Craftsman Styles (1910-1930)

Craftsman is an architecture of abundance, enabled by the wealth of wood available in the Vancouver area. Its prominent knee brackets and the amount of exposed structure such as rafter tails and purlins easily identify the style. The best examples have stone or clinker brick for foundations, porch piers and chimneys. Shingles are the usual cladding and give them a rustic look.


Craftsman is the American Arts and Crafts Style, mostly identified with Southern California and arriving in Vancouver about 1908-10. The emphasis on simplicity, quality, and local materials of the English Arts and Crafts movement inspired its development. It spread quickly throughout North America thanks to plans published in a popular magazine called ‘Craftsman,’ to which the style owes its name. It did not take long before other magazines and plan books started publishing their own interpretations of the Craftsman style. It was widely popular in Vancouver over a period of about 20 years, developing several variations unique to the region. The one-storey variant (sometimes called a California Bungalow or Craftsman Bungalow) is one of the most common types of heritage housing present in the city.

There are three main types found in Vancouver:

  • Front-Gabled single-storey Craftsman (California Bungalows)
  • Front-Gabled 1-1/2 to 2-1/2 storey Craftsman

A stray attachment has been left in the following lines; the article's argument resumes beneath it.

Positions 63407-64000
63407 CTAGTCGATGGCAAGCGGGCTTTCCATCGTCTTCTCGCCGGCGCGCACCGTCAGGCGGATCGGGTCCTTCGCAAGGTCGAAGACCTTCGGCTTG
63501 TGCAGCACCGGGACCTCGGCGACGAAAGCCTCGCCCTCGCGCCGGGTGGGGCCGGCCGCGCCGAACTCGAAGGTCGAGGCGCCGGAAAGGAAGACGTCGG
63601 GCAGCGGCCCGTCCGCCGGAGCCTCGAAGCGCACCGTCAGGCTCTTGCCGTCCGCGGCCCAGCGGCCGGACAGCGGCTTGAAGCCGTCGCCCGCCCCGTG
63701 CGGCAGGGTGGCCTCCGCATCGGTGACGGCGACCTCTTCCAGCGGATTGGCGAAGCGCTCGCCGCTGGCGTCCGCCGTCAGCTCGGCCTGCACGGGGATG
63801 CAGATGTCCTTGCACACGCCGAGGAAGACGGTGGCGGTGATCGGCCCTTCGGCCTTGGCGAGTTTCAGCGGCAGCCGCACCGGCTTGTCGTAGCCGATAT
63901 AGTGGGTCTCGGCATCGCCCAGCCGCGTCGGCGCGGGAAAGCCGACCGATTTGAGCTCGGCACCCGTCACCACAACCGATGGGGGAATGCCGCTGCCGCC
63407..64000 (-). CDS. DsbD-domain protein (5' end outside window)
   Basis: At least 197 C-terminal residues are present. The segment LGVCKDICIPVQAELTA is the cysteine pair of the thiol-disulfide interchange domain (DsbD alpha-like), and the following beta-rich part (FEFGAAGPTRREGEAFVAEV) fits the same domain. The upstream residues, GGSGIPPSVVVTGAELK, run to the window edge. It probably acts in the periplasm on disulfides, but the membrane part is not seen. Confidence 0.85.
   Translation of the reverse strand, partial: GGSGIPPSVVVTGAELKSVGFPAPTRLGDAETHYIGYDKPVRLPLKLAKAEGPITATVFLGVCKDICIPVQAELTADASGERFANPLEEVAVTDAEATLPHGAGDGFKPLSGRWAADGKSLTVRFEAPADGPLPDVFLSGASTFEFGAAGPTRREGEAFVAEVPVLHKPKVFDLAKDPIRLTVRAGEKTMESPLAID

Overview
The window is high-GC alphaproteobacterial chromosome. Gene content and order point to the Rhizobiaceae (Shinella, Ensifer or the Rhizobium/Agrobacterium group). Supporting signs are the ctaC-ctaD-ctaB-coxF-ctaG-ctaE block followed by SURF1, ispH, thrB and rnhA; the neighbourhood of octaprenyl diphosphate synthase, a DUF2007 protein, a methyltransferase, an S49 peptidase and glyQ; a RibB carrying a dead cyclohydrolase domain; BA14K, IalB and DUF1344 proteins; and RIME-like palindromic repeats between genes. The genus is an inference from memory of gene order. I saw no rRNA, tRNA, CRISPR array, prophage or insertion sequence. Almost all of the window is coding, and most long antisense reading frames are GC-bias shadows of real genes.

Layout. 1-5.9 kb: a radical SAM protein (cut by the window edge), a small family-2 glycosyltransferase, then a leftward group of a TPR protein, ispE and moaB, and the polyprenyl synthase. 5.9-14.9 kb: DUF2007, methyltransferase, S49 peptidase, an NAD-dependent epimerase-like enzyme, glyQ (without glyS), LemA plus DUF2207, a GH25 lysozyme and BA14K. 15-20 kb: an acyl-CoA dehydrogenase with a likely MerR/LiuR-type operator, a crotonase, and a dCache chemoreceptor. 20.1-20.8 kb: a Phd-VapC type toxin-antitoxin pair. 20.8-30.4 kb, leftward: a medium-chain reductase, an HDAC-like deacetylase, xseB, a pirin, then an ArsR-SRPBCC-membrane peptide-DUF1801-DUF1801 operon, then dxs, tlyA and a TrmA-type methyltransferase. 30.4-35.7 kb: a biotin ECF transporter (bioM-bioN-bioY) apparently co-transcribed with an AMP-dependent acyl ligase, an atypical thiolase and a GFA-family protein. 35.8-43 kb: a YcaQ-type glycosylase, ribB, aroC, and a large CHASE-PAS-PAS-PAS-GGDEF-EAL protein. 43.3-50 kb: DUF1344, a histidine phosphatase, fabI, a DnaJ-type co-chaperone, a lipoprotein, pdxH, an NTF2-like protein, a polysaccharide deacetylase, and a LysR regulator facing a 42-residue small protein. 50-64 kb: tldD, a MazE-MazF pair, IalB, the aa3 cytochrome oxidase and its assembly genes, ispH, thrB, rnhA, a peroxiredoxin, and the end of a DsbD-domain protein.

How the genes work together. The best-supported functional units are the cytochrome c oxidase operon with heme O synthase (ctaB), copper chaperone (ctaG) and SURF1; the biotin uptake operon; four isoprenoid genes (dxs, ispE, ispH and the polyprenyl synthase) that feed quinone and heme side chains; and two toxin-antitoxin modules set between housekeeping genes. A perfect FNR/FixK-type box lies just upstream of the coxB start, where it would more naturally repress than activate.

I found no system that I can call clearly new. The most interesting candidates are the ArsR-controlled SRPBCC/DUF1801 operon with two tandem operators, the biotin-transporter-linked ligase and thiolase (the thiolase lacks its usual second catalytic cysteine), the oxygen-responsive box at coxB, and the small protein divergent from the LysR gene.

• Side-Gabled Craftsman (Swiss Chalets)


The purest “California Bungalows” style, occurring mainly in Kitsilano, is a bungalow with a low-pitched roof and integral porch, small attic window, clinker brick or stone porch piers with no middle post, and occasionally a mock-Japanese flair in carved fascia boards and clinker-brick chimneys.

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Side-gabled Craftsman houses (sometimes called “Swiss Cottages” or “Swiss Chalets”) are usually 1-1/2 storeys with a very prominent roof covering an integral porch and a sleeping porch set into the roof on the front elevation within a shed-roofed or gabled dormer or dormers. They have wide eaves, knee brackets and robust square porch posts with brackets; elaborate examples have stone or clinker-brick foundations or porch posts; shingle-siding is typical above the water board; the exterior chimney is often of clinker brick. The style is most common in Kitsilano.

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Front-gabled 1-1/2 to 2-1/2 storey Craftsman houses have a boxy building shape (very similar to the Gabled Vernacular Style) with an attached front porch with square piers, knee brackets and usually a shed roof; shed-roofed dormers and projecting bays on side elevations are also typical. Common in Kitsilano and Grandview.

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